“It is not surprising that there was a shortage of rails.  A simple calculation will show that the quantity of 5400 tons ordered was only sufficient for 54.8 miles of track, exclusive of any sidings and/or trackage in the Prescott yard.”

However, it is Wilson who has made the error.  To come up with the figure of 54.8 miles he has used the short ton of 2,000 pounds which we now use in North America.  At the time, and to this day in the United Kingdom, the long, or Imperial ton, of 2,240 pounds was used and this confirms the calculations of Robert Elliot.

A further point to note is that Walter Shanly, in his 26 July 1851 survey report on the Bytown and Prescott Railway indicated that the line would be 53.12 miles long and that the rails required would be 100 tons per mile.  The amount of rail ordered was 5,400 tons. At 56 lb per yard this works out to 2000 yards of rail per ton - with 240 yards per mile available for sidings.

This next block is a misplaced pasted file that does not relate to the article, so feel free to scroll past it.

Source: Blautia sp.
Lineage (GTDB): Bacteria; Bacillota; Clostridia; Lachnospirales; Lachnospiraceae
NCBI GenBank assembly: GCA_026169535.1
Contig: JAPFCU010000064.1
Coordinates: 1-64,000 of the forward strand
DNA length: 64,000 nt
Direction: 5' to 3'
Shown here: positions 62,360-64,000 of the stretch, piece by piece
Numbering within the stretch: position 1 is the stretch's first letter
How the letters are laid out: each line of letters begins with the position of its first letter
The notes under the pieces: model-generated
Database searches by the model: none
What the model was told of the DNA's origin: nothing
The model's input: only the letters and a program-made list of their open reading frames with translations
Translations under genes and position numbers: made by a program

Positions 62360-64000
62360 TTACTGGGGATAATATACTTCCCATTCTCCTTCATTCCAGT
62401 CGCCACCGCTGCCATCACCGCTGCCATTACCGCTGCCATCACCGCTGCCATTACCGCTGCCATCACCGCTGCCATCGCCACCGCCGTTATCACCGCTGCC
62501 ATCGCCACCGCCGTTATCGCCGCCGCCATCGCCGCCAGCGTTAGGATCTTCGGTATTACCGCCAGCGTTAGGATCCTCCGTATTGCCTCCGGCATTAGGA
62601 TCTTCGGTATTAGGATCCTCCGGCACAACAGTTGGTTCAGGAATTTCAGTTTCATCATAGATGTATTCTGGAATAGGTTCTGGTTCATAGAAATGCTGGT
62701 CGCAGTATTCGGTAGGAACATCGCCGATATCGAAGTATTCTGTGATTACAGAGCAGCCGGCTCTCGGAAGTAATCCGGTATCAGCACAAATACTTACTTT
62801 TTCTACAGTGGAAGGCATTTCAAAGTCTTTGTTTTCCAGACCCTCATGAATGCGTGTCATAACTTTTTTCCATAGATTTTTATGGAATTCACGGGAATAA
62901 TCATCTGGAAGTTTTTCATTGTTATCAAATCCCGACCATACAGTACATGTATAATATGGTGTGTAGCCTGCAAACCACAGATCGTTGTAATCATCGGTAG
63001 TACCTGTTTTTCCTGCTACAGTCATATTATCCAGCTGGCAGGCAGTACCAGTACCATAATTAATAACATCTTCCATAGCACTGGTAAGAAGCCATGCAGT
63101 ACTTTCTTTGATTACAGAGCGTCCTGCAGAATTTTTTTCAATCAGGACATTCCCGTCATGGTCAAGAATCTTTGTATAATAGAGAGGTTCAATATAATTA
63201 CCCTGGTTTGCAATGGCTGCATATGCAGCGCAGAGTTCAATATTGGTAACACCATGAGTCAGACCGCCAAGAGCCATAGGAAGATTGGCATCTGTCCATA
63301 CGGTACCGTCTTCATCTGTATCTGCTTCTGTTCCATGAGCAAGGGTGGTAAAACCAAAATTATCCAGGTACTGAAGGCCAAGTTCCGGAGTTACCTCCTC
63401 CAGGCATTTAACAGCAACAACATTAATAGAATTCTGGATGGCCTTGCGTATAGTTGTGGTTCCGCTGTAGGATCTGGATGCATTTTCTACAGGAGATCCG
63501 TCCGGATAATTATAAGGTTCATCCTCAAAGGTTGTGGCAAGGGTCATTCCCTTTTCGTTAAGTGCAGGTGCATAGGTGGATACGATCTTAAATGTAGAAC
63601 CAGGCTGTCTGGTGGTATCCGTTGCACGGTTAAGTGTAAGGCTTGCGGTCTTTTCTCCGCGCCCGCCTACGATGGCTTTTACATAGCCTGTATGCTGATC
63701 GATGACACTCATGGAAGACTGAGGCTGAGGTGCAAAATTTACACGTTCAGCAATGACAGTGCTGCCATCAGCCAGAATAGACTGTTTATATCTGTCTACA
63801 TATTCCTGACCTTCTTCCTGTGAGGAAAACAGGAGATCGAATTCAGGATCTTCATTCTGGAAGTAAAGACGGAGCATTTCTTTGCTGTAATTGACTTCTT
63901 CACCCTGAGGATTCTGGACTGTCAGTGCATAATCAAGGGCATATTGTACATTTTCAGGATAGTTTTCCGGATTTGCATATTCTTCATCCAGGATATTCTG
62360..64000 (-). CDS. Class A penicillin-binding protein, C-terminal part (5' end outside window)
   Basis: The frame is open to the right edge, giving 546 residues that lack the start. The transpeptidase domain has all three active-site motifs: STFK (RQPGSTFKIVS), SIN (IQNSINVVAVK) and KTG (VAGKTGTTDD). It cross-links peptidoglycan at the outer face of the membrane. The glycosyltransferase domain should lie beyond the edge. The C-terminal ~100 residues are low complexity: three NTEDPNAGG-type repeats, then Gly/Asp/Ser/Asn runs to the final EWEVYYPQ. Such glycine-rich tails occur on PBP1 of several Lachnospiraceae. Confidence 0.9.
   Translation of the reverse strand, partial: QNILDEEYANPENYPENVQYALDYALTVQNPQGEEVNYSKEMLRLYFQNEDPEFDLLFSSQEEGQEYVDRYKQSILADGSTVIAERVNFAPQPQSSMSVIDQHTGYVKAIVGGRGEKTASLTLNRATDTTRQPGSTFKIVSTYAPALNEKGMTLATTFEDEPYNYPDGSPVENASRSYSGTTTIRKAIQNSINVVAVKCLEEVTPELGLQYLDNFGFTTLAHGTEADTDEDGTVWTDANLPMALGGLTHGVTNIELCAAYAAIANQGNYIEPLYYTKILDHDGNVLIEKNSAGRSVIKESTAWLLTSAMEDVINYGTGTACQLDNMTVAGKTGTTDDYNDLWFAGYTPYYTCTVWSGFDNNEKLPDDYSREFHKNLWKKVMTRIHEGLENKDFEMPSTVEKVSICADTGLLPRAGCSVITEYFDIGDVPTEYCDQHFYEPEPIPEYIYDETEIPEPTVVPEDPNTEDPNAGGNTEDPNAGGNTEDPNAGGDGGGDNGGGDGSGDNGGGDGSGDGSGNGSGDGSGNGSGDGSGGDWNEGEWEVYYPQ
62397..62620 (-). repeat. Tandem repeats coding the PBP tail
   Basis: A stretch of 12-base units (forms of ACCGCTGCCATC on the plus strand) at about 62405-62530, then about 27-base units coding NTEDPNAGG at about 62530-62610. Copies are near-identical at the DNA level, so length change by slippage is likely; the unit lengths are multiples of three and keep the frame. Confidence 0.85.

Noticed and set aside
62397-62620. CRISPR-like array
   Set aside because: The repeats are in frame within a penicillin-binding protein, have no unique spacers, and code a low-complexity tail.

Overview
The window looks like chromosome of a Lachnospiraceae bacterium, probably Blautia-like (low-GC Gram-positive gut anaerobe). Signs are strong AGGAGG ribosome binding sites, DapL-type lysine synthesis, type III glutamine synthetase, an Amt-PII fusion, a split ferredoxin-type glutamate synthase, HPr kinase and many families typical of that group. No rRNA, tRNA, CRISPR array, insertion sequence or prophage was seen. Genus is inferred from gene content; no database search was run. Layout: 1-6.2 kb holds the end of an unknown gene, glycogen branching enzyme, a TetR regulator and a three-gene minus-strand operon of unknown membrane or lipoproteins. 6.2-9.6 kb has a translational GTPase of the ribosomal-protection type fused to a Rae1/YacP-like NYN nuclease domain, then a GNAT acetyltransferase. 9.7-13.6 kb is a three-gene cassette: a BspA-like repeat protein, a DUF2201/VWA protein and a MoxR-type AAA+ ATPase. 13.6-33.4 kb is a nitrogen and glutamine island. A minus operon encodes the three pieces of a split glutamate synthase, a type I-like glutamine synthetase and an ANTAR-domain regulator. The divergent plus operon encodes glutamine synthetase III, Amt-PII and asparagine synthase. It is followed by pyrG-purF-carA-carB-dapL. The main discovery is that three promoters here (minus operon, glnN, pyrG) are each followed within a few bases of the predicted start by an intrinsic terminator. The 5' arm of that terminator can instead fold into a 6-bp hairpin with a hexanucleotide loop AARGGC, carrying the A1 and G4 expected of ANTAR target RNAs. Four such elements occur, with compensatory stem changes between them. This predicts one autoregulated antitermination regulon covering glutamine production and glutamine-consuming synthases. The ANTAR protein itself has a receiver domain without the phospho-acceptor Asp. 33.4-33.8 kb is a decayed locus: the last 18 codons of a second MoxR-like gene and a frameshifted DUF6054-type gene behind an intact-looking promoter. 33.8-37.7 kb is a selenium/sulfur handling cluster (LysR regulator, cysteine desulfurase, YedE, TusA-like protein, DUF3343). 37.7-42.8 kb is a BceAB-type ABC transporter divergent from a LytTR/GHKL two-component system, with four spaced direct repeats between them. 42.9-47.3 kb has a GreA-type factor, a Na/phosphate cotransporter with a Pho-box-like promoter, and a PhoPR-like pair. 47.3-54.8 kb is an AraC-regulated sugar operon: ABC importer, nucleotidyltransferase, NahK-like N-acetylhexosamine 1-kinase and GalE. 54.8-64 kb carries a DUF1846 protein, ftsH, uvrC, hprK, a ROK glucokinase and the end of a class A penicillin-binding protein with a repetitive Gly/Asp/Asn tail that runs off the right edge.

So we conclude that the snake rail myth makes a great story but we are certain it is not true.

26 October 2003 updated 10 May 2020